We love the humble spud…and what’s not to love? Potatoes are versatile, tasty and full of potassium and vitamin C. We’ve collected some potato-making tricks and factoids over the years. Fact one: Don’t store your beautiful tubers in the refrigerator. Here’s why…

Cold temps in the refrigerator can make starches in potatoes turn into sugars, which creates an unpleasant taste. Keep them in a dry, cool area (preferably 45 to 55 degrees), away from onions and apples—both emit gases that will make the potatoes go bad faster. Here are some more super potato tips…

Better storing: Put a knob of ginger in your potato bag. Ginger has antibacterial properties that will keep the mold off your spuds. The ginger will eventually shrivel, but the potatoes will keep their shape for an extra month or so (properly stored potatoes can last two to four months).

Easier peeling: Here’s an easy way to get those skins off while instilling more flavor into those tasty tubers. Keep the skins on the potatoes while you boil them. The skins help hold in the flavor and the nutrients. But do this trick first—make a thin circle around the circumference of the potato with a sharp knife, cutting just through the surface of the skin. After you boil your potatoes, let them sit for a minute until cool enough to handle. The skins will slip right off! Delicious potato salad is moments away.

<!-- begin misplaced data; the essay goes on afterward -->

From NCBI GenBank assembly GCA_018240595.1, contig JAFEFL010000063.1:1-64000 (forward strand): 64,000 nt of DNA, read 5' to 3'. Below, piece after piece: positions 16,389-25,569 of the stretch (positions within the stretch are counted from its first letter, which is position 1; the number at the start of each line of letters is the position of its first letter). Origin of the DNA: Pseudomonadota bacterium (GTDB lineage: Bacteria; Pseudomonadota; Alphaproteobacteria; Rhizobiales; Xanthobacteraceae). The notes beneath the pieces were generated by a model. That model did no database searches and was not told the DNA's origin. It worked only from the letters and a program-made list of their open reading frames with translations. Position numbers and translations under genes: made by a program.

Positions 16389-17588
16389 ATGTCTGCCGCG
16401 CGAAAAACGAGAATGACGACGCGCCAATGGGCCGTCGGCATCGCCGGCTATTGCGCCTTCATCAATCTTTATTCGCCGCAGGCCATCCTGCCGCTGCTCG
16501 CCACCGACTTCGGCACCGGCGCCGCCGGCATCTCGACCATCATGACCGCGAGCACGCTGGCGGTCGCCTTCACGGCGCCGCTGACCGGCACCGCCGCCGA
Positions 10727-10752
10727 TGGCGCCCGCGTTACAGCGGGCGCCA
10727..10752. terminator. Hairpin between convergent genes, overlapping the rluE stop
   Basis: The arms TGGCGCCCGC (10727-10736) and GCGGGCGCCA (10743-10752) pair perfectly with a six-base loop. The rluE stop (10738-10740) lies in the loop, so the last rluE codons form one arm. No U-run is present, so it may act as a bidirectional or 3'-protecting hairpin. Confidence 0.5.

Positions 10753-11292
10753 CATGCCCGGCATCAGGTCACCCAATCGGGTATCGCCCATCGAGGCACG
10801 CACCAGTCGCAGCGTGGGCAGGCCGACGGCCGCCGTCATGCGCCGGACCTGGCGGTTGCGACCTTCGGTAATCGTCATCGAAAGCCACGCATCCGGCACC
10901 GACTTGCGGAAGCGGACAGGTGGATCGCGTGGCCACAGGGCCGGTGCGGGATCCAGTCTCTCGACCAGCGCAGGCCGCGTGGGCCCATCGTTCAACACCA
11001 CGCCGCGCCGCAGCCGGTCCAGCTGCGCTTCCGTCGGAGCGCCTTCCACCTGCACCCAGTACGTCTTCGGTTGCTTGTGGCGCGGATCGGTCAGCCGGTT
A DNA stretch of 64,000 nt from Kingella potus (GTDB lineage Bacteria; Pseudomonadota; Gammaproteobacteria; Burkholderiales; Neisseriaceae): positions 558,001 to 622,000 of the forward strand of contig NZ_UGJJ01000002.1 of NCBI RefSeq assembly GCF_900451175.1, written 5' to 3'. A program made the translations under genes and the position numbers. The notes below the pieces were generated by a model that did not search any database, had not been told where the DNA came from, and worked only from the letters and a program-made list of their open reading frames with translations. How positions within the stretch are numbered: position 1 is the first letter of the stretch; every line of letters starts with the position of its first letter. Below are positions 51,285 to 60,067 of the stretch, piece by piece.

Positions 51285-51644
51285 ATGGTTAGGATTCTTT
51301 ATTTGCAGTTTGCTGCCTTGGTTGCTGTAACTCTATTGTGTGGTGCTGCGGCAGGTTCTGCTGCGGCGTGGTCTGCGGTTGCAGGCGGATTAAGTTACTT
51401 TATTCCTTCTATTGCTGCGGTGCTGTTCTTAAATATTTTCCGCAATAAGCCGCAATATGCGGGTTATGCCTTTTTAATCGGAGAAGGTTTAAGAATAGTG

Better microwaved potatoes: It can take close to an hour to bake potatoes, and microwaving a naked potato can shrivel parts, while other sections remain raw. Try adding a little water when you microwave for easy, more evenly cooked “steamed” potatoes. To steam, poke a few holes in a well-cleaned potato with a fork, place in a dish with one to two tablespoons of water to add moisture, cover to prevent the potato from drying out and microwave about six minutes for a small potato…10 to 12 minutes for average and larger ones.

Healthier potato chips: If you have a weakness for potato chips but can’t stomach the fake ingredients in store-bought brands, do we have a tip for you. Make potato chips in your microwave! First, thinly slice a baking potato (a mandoline does a good job), and toss lightly with oil (any oil is fine, even olive oil). Lightly coat a microwavable plate with cooking spray, and lay the slices in one layer. Microwave for four minutes (you might need to experiment with the timing…you don’t want the slices too brown), then turn the chips and microwave for one to two minutes more. The chips will crisp up as they sit for just a minute or two—if you can wait that long!

Thanks to RodalesOrganicLife.com, Food.com, MakeSushi.com and Lona Sandon, RD, assistant professor of clinical nutrition at The University of Texas Southwestern Medical Center at Dallas, for help with these tips.

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